Many interview questions are designed to test not just a candidate’s professional, on-the-job skills, but also their more intangible life skills. Hiring managers and recruiters especially love to ask behavioral interview questions.

Behavioral interview questions are questions about your past behavior on the job and are used to predict how you might behave in your new job, if they decide to hire you. These questions often start with phrases like “tell me about a time” or “give me an example of a time when.”

Luckily, there’s a straightforward strategy for answering questions like these. Just use the STAR method. STAR stands for Situation, Task, Action, Result, and it’s a tidy, coherent way to arrange a brief story.

Let’s take a look at some common interview questions that focus on your life skills, as well as great example answers using the STAR method.

  1. Tell me about a time you failed.

    Early on in an internship experience I had with XYZ Inc., I was incredibly enthusiastic about making a good impression. I simply couldn’t say no when somebody asked me to do something. Unfortunately, I took on more deadlines than I could handle, and I failed to turn in a high-priority report that I completely forgot about.

    It affected a member of the sales team, who was understandably upset that she didn’t have the materials she needed for her presentation. I apologized profusely and she forgave me, but after that experience, I made it a point to organize my schedule more thoroughly. Now, I not only list my tasks in my to-do list, but also estimates for time commitments, so I never bite off more than I can chew.

    Why it works: This answer shows off great life skills from start to finish. Enthusiasm, a “say-yes” attitude, and self-awareness about the applicant’s limitations. Plus, the applicant drew an important lesson from the experience, showing an ability to learn and improve.

  2. Give me an example of a time when you disagreed with your boss.

    At my last job at ABC Corp., my boss wanted to begin spending more on Facebook Ads. I dug through the data and found that 60% of our traffic was organic, and Facebook was only accounting for 11%. Worse, I found that the traffic we were getting from Facebook wasn’t really converting into meaningful sales numbers.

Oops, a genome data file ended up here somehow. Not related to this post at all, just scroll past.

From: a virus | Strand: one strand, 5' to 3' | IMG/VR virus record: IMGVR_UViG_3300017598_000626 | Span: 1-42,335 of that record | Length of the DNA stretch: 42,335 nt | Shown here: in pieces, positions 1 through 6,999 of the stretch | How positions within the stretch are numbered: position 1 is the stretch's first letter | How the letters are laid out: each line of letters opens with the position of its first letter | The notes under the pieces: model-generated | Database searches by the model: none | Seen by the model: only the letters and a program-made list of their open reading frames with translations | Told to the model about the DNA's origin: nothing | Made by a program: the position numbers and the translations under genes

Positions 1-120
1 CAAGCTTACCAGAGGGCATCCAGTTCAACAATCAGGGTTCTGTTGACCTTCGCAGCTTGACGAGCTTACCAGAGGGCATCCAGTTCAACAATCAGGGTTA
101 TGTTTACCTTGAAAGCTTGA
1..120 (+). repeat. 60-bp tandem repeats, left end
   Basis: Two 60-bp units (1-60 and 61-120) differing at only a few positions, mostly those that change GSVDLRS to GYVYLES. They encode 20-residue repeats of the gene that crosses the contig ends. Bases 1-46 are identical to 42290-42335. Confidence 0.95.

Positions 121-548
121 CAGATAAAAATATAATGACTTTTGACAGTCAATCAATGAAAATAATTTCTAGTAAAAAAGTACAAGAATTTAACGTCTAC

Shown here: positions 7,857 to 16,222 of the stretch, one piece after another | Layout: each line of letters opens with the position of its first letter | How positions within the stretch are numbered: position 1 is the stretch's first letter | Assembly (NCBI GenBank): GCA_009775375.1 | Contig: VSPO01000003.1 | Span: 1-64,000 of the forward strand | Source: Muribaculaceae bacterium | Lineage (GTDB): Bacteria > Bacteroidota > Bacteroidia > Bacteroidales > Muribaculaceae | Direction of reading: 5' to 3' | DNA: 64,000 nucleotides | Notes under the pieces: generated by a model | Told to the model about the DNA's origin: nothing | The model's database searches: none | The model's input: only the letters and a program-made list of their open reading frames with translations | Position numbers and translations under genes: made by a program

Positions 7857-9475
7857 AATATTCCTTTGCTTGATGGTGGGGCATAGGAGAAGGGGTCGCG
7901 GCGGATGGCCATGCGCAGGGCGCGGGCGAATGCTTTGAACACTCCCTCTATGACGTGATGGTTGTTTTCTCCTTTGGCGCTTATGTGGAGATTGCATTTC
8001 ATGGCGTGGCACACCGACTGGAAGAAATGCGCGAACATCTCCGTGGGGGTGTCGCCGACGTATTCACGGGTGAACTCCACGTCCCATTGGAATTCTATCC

I made a report and brought it to my supervisor, and he agreed that the social media spending hadn’t been effective in the past. He still wanted to test the efficacy of social media ad campaigns, but he asked me to advise the design and web development teams on creating better ads and landing pages. In the end, traffic from Facebook Ads nearly doubled and the conversion rate also went up significantly. It was a good compromise that led to a more effective test and positive results.

    Why it works: This person’s answer shows that they don’t rush to argument when they see an idea they’re not 100% on board with. They did their research, compiled a report, and presented evidence in a calm, rational way. And then they actively listened to their boss’s response and helped with a project they weren’t entirely convinced about.

    All of this speaks to a thoughtful, considerate team-player who knows how to manage relationships and decisions in a positive way.

Final Thoughts

While the term “life skill” seems far removed from the professional sphere, the most successful job applicants have a blend of professional or technical skills, hard skills, and life or soft skills.

These winning combinations of abilities make people well-rounded and better suited for all types of jobs, so make sure you’re selling yourself to the fullest potential when applying for jobs. Include any skills that are relevant to the job posting in your resume and cover letter, and you’ll be well on your way to landing that dream job.

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Amanda Covaleski

Amanda is a writer with experience in various industries, including travel, real estate, and career advice. After taking on internships and entry-level jobs, she is familiar with the job search process and landing that crucial first job. Included in her experience is work at an employer/intern matching startup where she marketed an intern database to employers and supported college interns looking for work experience.